Joanne Nelson's family thought her boyfriend idolised her.
Dyson made a tearful appeal for Miss Nelson to come home
But on Valentine's Day this year Paul Dyson called the police in Hull to report Miss Nelson missing.
During the 14-minute call he played the part of a worried boyfriend. He was asked had there had been a row. "No, nothing like that," Dyson replied.
It was all a lie which he later repeated when, in tears, he appealed on television for his girlfriend to come back home.
He claimed the couple had exchanged Valentine cards and kissed and cuddled before she left for work on the Monday morning.
The truth was that three days earlier he had killed her. And over the next few days his story began to unravel as police searched the house he shared with Miss Nelson in Hotham Road North, Hull.
He had been caught on CCTV at his corner shop buying bin bags and cleaning products the day before he reported his girlfriend missing.
On Sunday 13 February Dyson bought bin bags in his local shop
The police arrested Dyson, aged 30, and after two days he confessed to killing her. On Monday he pleaded guilty in court to her murder.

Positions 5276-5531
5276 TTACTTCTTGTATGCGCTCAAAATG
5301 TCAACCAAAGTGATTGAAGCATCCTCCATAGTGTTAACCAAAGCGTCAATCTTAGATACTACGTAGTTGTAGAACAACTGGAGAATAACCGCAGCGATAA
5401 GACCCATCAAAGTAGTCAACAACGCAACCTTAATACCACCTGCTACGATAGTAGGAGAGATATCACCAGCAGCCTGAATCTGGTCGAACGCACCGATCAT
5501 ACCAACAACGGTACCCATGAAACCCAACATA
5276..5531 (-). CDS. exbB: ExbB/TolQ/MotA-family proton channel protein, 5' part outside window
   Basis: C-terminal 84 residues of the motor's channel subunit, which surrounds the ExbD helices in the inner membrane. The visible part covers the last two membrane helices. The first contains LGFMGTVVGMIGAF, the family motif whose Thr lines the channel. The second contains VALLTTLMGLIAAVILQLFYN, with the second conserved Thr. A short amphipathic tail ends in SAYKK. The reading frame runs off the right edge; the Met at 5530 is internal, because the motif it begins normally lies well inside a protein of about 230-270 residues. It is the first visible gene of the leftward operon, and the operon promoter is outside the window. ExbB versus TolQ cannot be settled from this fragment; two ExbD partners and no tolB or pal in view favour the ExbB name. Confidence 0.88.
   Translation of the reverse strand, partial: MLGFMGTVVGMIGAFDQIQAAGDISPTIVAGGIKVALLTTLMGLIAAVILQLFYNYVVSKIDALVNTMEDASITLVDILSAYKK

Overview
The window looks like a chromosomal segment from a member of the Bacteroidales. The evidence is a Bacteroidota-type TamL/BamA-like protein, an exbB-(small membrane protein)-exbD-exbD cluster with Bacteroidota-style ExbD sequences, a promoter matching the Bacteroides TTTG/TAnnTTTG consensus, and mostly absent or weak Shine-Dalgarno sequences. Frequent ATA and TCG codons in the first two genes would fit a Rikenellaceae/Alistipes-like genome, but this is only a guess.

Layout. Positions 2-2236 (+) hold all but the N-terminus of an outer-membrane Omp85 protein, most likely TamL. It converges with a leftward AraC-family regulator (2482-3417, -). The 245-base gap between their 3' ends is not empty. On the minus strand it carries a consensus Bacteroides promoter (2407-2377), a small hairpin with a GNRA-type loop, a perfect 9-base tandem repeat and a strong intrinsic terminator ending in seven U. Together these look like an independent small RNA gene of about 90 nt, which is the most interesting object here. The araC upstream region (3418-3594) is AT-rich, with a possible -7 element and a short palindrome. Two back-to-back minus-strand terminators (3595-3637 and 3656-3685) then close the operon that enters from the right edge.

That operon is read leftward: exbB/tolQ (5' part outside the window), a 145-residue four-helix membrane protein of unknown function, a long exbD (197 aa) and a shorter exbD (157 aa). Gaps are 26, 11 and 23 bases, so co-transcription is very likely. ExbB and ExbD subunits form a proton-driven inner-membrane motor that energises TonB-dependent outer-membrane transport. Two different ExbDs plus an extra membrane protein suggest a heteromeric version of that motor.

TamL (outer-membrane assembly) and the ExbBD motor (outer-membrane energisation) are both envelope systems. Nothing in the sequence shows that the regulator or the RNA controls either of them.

He told officers he wrapped the 22-year-old's body in bin bags and then drove towards York.
He said he left her body close to a metal gate which had some green bottles by it.
The police spent hours driving him around East and North Yorkshire but he never could - or would - remember where the gate was.
It was to become the biggest search Humberside Police had ever undertaken.
The five weeks of searching were hampered by the winter weather, but then there was a breakthrough.
Forensic analysis of Dyson's clothing found a number of spores and pollen, including a type of yew which is rare in the north of England.
Botanical maps were used to find where these plants grow and this took the operation north of York around Castle Howard.
Det Supt Ray Higgins was driving near Bandsby trying to find a place on which the search teams could focus. But when he saw a gate he stopped the car.
"We had a steel gate which opens outwards. It is supported by two wooden posts and it had rabbit netting to each side, exactly as Dyson had described it to us," he explained.
Dyson had said Joanne was near the entrance but 30 yards along the track after the gate the detectives had still not found her.
Then they came to a large dip.
Mr Higgins said: "The first thing I saw was the shape of a bin bag. Looking at it more closely you could see the bin bags had been wrapped with clear tape.
"I realised then and there that in reality the search was over and we had found Joanne."